The PM himself told a press conference on 20 March that his government would support the British people in a way “never done before.”

So far, it has enacted a stimulus package, which includes a massive new government loan guarantee scheme for businesses hit by COVID-19, as well as a three month mortgage holiday, worth around 15% of the UK’s total GDP and far exceeds the scale of the rescue measures taken in the wake of the 2008 financial crash.

As part of its “coronavirus job retention scheme”, the government has committed to help pay wages, for the first time in UK history.

However, the UK’s Office for Budgetary Responsibility’s 7 April forecast that the UK could suffer a 12% fall in economic output in 2020 and record a budget deficit of over £270 billion.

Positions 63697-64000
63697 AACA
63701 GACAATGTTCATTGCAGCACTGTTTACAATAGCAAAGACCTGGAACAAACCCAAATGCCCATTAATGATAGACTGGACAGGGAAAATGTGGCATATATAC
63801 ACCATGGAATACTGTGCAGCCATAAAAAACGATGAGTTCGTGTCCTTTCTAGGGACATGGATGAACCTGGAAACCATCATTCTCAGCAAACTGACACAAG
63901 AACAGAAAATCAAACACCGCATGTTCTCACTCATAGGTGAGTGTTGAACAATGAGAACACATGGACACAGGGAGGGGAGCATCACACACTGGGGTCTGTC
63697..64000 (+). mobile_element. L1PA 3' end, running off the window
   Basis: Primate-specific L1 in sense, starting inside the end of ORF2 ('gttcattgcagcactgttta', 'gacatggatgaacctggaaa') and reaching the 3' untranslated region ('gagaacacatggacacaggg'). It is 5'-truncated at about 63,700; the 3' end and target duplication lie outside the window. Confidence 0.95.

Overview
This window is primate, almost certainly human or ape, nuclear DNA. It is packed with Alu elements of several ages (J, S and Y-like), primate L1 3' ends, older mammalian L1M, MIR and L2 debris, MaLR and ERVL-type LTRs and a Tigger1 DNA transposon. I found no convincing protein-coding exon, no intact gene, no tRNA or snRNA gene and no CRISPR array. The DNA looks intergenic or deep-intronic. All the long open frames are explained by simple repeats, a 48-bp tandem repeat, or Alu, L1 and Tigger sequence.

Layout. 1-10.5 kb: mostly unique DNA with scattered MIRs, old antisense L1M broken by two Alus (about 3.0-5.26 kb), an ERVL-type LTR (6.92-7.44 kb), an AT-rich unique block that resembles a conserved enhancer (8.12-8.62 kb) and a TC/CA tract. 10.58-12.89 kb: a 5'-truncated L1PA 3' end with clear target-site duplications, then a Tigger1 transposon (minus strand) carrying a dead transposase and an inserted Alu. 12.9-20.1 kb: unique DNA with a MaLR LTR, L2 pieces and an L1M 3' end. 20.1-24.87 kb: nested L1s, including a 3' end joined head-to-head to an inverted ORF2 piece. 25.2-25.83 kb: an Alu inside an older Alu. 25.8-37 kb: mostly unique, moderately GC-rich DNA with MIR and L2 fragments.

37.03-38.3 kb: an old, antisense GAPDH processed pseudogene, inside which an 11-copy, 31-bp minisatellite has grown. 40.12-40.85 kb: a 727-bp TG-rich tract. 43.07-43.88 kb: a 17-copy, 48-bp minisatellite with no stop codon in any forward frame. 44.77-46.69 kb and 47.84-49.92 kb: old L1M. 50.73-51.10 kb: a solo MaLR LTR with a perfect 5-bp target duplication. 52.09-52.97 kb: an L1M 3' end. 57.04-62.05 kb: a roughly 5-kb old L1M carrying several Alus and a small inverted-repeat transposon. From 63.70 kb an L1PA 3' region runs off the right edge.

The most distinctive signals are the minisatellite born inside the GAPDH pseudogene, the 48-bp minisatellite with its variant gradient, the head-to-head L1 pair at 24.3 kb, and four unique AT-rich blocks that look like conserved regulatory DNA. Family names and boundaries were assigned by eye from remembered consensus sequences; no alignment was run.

British Airways (BA), for instance, is going to cut up to 12,000 jobs from its 42,000-strong workforce, after already putting almost 23,000 staff on furlough. BA saw its revenues for the first quarter of 2020 fall by 13% and is anticipating heavy losses over the rest of the year.

In a letter to the company’s staff, chief executive Alex Cruz said that “there is no government bailout standing by for BA,” adding that “we cannot expect the taxpayer to offset salaries indefinitely.”

Besides bailouts, the UK government has said it could buy airlines, bus companies and train operators under public ownership to preserve transport links during the coronavirus outbreak.

Transport Secretary Grant Shapps told MPs that the government could step in to “prevent companies from going bust” during the pandemic but that any period of public ownership would be a temporary measure.